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When the dough is done chilling, liberally flour your work surface and your rolling pin. Using your rolling pin, press the dough down and move it from the center outward.

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Next, lift the dough up off your work surface and rotate it a quarter-turn. Continue to roll, lift and rotate a few times, being sure to flour your work surface and rolling pin as needed.

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Since most pie tins are 8″ or 9″ in diameter, roll the pie dough into a 12-inch circle. You could measure it if you have a trusty ruler handy, or you could just eye-ball it by flipping your pie tin and hovering it over the rolled out pie crust.

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To transfer the pie crust, use your rolling pin to wrap it around and lay it over the pie tin.

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Gently press it into the pan.

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Use a sharp paring knife to trim any excess pie crust.

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To crimp the edges, use your thumb as a place holder to keep the inner edge of the pie crust in place. Use your opposite hand’s thumb and index finger and form the crust around the thumb, creating the classic v-shaped crimped edge. Repeat this process until the entire pie crust has those pretty crimped edges all the way around.

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If there are any holes or rough spots that need a little love, patch up any holes or rough looking areas in the pie crust with the scraps. Score the bottom of the pie crust using a fork and transfer to the freezer for 30 minutes. This will ensure the pie crust doesn’t shrink when it hits the hot oven. While the pie crust is in the freezer, preheat your oven to 400˚ Fahrenheit.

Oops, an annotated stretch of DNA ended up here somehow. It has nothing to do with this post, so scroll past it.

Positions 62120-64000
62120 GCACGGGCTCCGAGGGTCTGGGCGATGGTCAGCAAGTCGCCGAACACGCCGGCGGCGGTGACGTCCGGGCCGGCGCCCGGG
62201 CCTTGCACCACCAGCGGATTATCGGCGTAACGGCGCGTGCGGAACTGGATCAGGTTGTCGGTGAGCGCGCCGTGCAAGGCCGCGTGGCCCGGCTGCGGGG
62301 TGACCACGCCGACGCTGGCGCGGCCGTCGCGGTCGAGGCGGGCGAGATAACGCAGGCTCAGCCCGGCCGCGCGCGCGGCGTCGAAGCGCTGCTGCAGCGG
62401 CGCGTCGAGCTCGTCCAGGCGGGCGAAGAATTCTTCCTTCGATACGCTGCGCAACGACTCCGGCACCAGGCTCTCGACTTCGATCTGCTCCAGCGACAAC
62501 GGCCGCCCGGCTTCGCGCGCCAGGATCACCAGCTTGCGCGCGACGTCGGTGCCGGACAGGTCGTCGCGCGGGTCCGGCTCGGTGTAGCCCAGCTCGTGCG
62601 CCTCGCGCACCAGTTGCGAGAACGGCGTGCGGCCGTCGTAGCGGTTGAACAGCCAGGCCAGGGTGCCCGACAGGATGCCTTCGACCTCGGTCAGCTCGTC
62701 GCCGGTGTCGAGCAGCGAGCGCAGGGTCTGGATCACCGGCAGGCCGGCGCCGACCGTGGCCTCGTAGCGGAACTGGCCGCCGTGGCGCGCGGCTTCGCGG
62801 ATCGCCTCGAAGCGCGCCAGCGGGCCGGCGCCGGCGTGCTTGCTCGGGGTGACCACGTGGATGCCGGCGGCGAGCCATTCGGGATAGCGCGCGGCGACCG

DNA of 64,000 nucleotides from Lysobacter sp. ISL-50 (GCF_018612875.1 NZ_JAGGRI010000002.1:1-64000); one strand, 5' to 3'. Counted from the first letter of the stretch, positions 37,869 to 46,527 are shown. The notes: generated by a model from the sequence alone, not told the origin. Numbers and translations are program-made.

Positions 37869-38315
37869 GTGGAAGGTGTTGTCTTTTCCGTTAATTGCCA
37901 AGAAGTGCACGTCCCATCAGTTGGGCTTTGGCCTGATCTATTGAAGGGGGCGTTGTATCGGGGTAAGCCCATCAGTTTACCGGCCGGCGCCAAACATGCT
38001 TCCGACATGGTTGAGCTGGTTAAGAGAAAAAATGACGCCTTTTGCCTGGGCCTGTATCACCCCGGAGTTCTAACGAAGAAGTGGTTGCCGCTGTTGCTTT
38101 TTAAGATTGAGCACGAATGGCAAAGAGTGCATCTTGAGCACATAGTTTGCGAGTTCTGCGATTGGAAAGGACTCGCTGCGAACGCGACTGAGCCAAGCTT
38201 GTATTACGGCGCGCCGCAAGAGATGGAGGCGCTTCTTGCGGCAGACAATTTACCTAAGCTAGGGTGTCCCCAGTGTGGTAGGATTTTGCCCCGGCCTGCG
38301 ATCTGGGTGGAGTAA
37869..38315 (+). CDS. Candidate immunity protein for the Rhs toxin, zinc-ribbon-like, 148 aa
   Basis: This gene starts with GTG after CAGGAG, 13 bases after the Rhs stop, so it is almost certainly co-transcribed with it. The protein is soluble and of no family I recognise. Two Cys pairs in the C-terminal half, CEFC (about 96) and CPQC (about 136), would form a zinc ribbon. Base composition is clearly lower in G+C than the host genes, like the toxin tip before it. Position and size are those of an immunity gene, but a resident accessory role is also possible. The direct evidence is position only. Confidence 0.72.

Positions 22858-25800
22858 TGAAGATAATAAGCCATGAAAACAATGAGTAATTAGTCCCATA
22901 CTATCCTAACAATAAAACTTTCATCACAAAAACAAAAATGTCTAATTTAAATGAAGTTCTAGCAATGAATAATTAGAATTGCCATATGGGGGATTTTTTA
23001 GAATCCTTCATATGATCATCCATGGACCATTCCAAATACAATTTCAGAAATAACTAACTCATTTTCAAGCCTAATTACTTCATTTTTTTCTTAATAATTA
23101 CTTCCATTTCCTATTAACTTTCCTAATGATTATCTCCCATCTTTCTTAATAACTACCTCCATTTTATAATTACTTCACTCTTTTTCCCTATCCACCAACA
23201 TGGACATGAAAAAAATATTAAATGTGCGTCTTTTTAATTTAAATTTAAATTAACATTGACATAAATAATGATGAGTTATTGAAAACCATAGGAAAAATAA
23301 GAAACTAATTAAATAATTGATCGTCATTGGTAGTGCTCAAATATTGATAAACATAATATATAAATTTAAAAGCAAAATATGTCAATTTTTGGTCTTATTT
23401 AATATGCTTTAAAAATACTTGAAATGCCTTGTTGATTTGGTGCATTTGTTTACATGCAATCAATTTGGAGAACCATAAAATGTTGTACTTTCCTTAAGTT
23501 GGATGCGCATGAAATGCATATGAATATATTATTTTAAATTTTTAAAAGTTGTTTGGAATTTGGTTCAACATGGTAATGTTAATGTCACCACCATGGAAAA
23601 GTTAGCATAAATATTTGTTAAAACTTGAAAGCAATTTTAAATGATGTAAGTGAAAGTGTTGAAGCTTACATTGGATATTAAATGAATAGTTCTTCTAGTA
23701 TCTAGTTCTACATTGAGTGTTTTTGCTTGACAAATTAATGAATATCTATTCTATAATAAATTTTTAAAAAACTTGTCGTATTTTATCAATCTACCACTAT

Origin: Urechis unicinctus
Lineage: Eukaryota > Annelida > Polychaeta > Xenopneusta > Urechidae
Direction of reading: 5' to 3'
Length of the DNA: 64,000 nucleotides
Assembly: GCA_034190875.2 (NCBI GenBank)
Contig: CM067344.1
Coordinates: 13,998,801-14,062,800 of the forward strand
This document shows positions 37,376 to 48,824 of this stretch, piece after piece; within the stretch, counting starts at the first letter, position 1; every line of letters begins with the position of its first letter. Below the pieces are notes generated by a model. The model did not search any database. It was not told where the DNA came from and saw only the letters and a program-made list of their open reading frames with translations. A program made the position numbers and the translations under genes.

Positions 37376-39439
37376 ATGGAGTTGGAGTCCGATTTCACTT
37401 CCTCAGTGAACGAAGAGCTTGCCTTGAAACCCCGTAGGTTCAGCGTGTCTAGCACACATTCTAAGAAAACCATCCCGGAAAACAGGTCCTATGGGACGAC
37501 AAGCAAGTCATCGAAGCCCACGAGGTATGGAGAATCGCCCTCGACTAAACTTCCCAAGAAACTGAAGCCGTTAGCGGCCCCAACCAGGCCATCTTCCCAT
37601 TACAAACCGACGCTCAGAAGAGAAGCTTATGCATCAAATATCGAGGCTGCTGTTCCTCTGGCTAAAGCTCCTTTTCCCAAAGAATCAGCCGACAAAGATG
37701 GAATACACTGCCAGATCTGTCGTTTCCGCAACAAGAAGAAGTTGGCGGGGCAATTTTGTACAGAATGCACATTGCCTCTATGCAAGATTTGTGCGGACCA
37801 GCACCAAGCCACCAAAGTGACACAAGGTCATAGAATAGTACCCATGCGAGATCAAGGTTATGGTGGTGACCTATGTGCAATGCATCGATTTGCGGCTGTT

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If your recipe calls for a par-baked pie crust, start by brushing the edges with egg wash. Line the pie crust with foil or parchment paper and then fill it with beans, rice or metal pie weights. If you’re making a pie with stone fruit or apples, usually you don’t need to par-bake the crust.

Roll out the second disc of dough and use it as a pie topping. Brush the entire pie with egg wash, sprinkle it with turbinado sugar and bake according to your recipe’s instructions.

Happy pie baking!

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Homemade Pie Crust

2 cups all-purpose flour
2 tablespoons white granulated sugar
1/2 teaspoon fine-grain sea salt
2 sticks unsalted butter, frozen
3/4 cups very cold water, divided

1. In a large bowl, mix together the flour, sugar and salt. Using a box grater, grate the cold butter atop the flour mixture. Working quickly, and using your hands, break the butter bits into the flour until they’re evenly distributed and resemble the size of small peas. Add 1/2 cup of water and mix. The mixture will be shaggy at this point. From here, add 1 tablespoon of water at a time until the dough comes together. I ended up adding about 5 more tablespoons of water, equaling to 3/4 cup. Flour your counter and dump the dough onto it. Knead a few times more until it comes together and divide the dough, forming two discs. Wrap both discs in plastic wrap and transfer to the refrigerator to chill for 1 hour or overnight.

2. Remove one of the discs of dough from the refrigerator. Liberally flour your work surface and rolling pin. Begin to roll the dough, being sure to rotate it every so often to avoid sticking, to a 14-inch round. Wrap the dough around the rolling pin and unroll it over the pie tin. Gently fit the dough into the bottom and up the sides of the pie tin. Trim the dough around the pie tin and using your thumb and forefinger, crimp the rim of the crust into a v-shape. Transfer the pie crust to the refrigerator to chill for 30 minutes. Roll out the second disc of dough and use as you like, whether it’s as a top to your pie, decorated cut-outs or an elaborate pie trim.

All photos by Adrianna Adarme.

Adrianna Adarme is a recipe blogger and content producer living in Los Angeles. She writes the blog A Cozy Kitchen, where she shares comforting, easy, everyday recipes from her kitchen.